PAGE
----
Powdered Green Superfood
One of the keys to my plan for feeling better includes at least one serving of powdered green superfood-or as I prefer to call it- ‘swamp sludge.’
Because it’s supposed to provide highly concentrated nutrition for a reasonable price. Depending on the brand you choose, each serving is said to provide 4-7 servings of veggies. Even better, the ingredients used are organic so you don’t have to worry about a concentrated dose of chemicals.
After doing some research, and reading lots of product reviews on Amazon, I decided to give it a try…ignoring the reviews that said these products are delicious. I know enough about supplementation to know that if something is really good for you, odds are it’s not going to taste good.
And I was right. It doesn’t. But it wasn’t until I’d ruined a few perfectly good smoothies that I decided to try it in four ounces of plain water. Frankly, it didn’t taste nearly as bad that way, so that’s how I was taking it.
Part of a ruined smoothie…and this stuff is a LOT lighter in the photo than it is up close and personal!
After about a month I hadn’t noticed any improvement, but was so sleep deprived at the time that I decided I needed to make a better effort to spend more quality time with my pillow. Unfortunately a schedule change made that a little tough to accomplish so I stopped ‘wasting’ the greens.
And now it turns out it might be a good thing.
According to Stop the Thyroid Madness (and lots of other websites), it seems that powdered greens are chock-full of goitrogens, something that can inhibit thyroid production. With an under-active thyroid, this isn’t the best thing we can do for ourselves.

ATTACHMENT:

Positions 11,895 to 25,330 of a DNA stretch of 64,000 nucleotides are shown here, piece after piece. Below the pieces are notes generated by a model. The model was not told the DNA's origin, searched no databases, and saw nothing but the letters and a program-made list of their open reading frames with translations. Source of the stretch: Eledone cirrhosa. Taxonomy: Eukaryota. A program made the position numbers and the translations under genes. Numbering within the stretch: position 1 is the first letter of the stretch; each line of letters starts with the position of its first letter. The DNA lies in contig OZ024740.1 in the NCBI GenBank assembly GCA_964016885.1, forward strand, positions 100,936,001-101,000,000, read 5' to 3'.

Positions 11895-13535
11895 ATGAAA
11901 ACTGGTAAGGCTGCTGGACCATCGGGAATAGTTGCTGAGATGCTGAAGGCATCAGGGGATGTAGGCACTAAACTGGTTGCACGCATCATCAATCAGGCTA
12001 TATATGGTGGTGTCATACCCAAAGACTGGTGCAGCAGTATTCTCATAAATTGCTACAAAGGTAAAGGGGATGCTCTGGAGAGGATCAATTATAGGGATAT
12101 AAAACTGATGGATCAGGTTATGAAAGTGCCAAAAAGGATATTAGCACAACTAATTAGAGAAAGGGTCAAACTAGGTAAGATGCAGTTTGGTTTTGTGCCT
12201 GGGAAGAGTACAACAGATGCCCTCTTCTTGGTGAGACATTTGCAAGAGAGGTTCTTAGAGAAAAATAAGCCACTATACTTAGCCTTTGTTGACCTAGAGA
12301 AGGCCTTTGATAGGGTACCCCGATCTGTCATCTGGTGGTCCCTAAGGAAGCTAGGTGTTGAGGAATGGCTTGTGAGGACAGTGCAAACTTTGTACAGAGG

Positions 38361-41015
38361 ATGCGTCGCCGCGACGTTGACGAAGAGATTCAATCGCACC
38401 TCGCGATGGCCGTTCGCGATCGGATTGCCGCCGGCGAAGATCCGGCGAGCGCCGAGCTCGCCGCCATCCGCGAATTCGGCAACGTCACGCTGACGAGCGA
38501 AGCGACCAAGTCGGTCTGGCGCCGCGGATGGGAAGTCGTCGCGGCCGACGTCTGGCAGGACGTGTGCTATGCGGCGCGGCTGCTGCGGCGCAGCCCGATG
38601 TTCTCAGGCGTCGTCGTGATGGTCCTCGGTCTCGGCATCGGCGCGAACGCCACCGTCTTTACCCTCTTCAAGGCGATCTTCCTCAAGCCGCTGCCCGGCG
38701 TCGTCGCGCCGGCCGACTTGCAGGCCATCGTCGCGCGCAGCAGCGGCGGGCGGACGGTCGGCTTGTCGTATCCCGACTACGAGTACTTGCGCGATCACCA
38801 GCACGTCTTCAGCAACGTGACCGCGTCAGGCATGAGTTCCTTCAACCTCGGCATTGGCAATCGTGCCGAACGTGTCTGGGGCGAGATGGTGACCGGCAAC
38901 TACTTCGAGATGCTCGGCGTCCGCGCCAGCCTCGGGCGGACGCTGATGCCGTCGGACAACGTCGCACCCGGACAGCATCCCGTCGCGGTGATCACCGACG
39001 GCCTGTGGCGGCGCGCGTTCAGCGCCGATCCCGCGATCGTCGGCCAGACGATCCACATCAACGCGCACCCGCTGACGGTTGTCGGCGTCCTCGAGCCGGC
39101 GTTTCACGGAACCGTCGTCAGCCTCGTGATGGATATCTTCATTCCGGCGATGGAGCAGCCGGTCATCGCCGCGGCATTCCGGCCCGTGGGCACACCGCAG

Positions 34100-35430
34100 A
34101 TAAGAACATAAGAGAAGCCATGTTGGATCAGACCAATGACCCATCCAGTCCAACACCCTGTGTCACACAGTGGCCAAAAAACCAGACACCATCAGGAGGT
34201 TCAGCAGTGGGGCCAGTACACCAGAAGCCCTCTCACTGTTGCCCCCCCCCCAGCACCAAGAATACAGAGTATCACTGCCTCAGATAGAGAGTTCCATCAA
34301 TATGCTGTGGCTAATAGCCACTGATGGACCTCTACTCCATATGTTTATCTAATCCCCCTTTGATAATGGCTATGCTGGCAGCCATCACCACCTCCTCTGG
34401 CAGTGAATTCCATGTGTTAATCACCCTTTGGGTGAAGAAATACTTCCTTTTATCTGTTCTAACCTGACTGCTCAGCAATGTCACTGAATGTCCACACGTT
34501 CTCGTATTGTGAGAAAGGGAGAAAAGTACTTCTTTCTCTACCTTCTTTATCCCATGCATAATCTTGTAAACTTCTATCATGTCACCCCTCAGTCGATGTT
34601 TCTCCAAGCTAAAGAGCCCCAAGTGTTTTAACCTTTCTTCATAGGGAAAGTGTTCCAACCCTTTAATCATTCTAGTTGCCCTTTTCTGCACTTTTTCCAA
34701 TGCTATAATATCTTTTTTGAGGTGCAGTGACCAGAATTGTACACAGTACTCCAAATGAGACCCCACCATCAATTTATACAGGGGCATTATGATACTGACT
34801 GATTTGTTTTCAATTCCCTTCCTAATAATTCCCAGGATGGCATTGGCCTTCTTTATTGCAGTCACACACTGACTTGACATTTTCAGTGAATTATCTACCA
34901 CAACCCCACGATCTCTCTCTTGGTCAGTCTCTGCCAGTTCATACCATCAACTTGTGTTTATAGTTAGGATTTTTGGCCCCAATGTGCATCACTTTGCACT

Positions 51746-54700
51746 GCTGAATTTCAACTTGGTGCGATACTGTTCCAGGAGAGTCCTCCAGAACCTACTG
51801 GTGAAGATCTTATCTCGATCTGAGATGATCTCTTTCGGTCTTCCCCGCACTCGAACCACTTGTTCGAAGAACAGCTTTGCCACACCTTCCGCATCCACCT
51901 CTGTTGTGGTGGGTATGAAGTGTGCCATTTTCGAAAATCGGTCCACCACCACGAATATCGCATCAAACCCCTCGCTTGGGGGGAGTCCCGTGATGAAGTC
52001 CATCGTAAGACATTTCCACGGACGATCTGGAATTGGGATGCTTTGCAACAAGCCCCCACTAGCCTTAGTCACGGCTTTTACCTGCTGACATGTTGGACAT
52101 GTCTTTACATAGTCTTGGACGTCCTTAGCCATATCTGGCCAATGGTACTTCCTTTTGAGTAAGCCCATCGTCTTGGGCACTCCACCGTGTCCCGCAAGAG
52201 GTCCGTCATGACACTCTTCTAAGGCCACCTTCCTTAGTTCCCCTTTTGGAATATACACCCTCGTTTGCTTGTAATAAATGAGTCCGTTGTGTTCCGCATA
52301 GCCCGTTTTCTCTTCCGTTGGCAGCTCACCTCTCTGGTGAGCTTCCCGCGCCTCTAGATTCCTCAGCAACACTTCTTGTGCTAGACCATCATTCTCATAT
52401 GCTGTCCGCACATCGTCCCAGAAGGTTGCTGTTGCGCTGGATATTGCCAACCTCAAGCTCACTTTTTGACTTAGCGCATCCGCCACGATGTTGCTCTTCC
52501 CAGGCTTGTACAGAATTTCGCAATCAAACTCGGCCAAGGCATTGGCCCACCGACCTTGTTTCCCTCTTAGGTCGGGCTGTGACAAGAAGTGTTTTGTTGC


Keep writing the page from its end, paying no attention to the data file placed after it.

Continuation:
Goitrogens include cruciferous veggies, spinach, peaches, peanuts, radishes, strawberries (oh no!), and the worst offender of all…soy products. Knowing that broccoli and strawberries are on that list just about breaks my heart. But some are worse for us than others, while some of them don’t seem to have any affect at all. I guess it just depends on the person, the condition of the thyroid, and how effective their meds are.
Apparently, though, if you cook these foods (yeah, that will work great for the fruits, won’t it?), it weakens the goitrogens, though anyone with hypothyroidism still needs to consume them in moderation.
So I guess I’ll see how hot the water is in my water cooler, mix the greens up in that and let it cool. It’s not recommended to use it that way, but the website for one of the products I have says it’s better to have it that way than not at all. Of course they could just be saying that to get you to keep buying their products, but I also know that you don’t kill all of the nutrients in ‘real’ veggies by cooking them.
The whole strawberry thing is going to pose a bit of a problem, too, given my two-smoothie-a-day plan. But I guess I’ll just split one serving between both and hope for the best.
And what else can those of us with hypothyroidism do except hope? The whole treatment plan feels like a crap-shoot anyway. Nothing but trial and error, so I’m not really surprised that figuring out which foods are okay for me is going to take a little experimentation, too.